by Aaron H. Pratt, VP Marketing – Microboards Technology/Afinia
Almost exactly one year ago, we made the decision to enter the fray of 3D printing. What we saw then, and what we see now, was a disruptive technology, positioned to change business, that was beginning to make its way into the desktop market. Technologically speaking, we knew we were a late entrant. 3D printing, sometimes called Additive manufacturing, had been around for 30 years in one form or another. But marketwise, we saw a window of opportunity. Suddenly, garage tinkerers and back-room hobbyists were beginning to produce a product that met the economic requirements and piqued the interest of a much broader market than before. Given our expertise in commercializing new technology products in the B2B space, we decided to help the industry take a step past the tinker toy stage and offer a finished, supported device to users who were ready to try 3D printing but would need something that worked out of the box. And Afinia was born.
3D Printing Gains Media Prominence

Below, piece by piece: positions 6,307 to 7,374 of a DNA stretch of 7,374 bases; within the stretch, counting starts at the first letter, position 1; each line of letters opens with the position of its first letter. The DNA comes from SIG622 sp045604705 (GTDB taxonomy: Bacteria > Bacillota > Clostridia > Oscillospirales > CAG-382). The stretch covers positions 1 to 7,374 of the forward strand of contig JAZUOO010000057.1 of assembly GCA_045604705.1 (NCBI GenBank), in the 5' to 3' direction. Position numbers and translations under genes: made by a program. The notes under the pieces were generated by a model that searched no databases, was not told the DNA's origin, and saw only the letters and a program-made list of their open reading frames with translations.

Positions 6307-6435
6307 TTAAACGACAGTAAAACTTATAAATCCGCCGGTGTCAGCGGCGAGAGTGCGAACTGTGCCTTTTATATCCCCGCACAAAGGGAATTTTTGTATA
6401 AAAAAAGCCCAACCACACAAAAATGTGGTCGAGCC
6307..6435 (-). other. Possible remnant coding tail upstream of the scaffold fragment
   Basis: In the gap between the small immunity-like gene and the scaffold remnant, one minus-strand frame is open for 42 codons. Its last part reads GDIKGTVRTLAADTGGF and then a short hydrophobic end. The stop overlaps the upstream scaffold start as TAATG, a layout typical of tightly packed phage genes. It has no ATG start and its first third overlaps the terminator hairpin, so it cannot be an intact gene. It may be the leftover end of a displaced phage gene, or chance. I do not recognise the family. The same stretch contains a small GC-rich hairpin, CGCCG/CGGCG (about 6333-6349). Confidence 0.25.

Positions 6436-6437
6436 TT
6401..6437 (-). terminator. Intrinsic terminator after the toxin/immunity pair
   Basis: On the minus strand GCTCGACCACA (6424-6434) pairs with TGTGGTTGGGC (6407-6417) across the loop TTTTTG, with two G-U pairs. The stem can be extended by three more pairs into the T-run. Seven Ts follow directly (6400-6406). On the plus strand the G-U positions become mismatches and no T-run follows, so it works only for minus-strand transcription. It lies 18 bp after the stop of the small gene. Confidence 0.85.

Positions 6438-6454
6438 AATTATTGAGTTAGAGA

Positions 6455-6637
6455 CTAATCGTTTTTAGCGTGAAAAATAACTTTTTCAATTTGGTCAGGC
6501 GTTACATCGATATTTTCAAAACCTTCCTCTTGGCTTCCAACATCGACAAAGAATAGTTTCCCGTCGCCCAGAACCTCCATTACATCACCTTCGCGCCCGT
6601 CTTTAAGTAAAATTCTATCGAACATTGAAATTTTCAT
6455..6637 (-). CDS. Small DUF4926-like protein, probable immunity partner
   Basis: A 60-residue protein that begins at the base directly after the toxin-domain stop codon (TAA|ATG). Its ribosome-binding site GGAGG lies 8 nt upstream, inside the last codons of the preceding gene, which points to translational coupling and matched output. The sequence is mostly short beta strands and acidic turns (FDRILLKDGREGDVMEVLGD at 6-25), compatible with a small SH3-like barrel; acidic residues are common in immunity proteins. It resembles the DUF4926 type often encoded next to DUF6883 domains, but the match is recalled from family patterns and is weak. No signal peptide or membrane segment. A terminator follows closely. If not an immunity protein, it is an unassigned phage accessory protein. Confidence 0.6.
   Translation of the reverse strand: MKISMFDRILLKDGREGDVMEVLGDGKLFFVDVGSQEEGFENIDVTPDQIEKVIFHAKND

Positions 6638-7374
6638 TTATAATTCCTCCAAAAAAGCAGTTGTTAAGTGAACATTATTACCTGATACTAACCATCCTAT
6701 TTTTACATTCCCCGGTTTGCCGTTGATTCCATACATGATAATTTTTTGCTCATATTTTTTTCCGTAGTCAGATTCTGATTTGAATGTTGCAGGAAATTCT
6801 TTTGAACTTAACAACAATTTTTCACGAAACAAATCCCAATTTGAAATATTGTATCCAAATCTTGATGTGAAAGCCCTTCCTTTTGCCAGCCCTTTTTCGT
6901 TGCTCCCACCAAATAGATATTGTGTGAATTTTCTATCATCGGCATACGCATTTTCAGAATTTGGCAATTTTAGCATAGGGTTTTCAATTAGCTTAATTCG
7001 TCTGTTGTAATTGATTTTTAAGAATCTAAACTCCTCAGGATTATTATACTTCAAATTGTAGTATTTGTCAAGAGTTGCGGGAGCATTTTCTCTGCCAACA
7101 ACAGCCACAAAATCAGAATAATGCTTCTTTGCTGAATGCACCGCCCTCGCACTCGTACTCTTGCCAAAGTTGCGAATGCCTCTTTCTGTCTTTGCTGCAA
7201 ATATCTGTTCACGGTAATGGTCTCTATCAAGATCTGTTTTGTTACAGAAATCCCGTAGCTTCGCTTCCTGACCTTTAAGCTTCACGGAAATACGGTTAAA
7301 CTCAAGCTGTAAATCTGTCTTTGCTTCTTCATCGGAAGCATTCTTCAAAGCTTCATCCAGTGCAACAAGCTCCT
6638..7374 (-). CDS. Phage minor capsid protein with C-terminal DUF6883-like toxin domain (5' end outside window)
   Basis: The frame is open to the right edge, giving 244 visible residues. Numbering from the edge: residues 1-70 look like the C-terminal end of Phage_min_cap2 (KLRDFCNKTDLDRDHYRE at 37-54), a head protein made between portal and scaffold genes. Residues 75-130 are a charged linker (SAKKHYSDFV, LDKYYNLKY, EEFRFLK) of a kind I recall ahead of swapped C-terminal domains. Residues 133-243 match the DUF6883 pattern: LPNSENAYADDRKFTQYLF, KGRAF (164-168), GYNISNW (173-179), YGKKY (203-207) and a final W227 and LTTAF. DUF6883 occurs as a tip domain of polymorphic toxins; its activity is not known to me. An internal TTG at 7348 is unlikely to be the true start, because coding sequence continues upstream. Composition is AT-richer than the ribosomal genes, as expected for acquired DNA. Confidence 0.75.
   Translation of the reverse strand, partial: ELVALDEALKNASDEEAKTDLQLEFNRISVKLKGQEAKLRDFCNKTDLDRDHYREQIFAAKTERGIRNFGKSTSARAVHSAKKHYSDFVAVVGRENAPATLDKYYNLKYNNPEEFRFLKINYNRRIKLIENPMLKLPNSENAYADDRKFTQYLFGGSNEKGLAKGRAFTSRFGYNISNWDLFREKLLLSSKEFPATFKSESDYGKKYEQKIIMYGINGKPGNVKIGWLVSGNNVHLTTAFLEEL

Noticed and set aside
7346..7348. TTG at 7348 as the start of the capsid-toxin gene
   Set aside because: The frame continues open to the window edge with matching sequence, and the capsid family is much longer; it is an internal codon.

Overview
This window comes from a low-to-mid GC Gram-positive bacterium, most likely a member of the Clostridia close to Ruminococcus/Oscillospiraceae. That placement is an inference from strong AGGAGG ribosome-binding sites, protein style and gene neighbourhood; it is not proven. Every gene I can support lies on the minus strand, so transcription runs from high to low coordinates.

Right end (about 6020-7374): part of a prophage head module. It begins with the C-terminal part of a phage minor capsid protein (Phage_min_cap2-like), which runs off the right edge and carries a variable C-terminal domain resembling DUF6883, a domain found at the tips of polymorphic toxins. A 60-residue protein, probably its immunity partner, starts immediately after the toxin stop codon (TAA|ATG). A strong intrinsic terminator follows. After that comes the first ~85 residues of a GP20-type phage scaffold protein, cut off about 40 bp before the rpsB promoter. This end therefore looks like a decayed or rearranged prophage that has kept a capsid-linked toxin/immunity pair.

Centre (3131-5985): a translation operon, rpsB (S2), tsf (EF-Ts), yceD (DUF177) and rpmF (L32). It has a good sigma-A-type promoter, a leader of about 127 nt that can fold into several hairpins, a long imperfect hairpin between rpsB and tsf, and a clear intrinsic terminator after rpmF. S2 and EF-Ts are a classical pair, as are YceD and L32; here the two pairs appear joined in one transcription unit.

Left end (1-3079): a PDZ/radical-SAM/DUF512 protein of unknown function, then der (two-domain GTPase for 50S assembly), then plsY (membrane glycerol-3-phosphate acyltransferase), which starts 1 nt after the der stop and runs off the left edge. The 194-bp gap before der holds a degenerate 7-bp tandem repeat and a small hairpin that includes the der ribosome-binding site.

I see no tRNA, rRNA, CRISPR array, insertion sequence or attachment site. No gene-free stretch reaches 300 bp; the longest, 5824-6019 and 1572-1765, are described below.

The press’s annual pilgrimage to the Consumer Electronics Show gave 3D printing some good attention. While last year pundits were giving up on 3D TVs and yet another laptop(2), this year people got excited. Industry visionaries tried to imagine the new future. One drew a dotted line between 3D printers and the connected TV, another CES standout.(1) CNET’s Rich Brown pointed out that while 3D Printing did not command the presence of a giant booth or a keynote, “every time I walked by a booth owned by a 3D printer manufacturer, the crowds were there in force. People are clearly excited by 3D printing…(3)
And hardly a day goes by without 3D printing landing in a local or national newspaper. 3D printing has been tied to practically every other pressing issue in the public’s mind – from the economy to gun control, and from medicine to outer space.
In medicine, 3D printing is being viewed as a potential game changer. Afinia’s 3D printer has already been used to make assistance devices for disabled children, and others have begun discussing the practicality of prosthetic limbs, custom hearing aids, and dental fixtures. But even further down the road, people are envisioning using the same concept – layering materials to produce a physical embodiment of a 3D design – to create biologically functional materials. Why not human tissue? And if human tissue, why not organs?(4) To be sure, both the accuracy and the available materials have a long way to go before we are printing skin grafts or kidneys in the operating room. But all good things began with a vision.